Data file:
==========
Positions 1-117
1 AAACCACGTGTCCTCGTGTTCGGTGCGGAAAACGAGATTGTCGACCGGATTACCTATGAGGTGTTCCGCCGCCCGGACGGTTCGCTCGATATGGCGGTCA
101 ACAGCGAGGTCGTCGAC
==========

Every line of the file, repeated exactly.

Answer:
Positions 1-117
1 AAACCACGTGTCCTCGTGTTCGGTGCGGAAAACGAGATTGTCGACCGGATTACCTATGAGGTGTTCCGCCGCCCGGACGGTTCGCTCGATATGGCGGTCA
101 ACAGCGAGGTCGTCGAC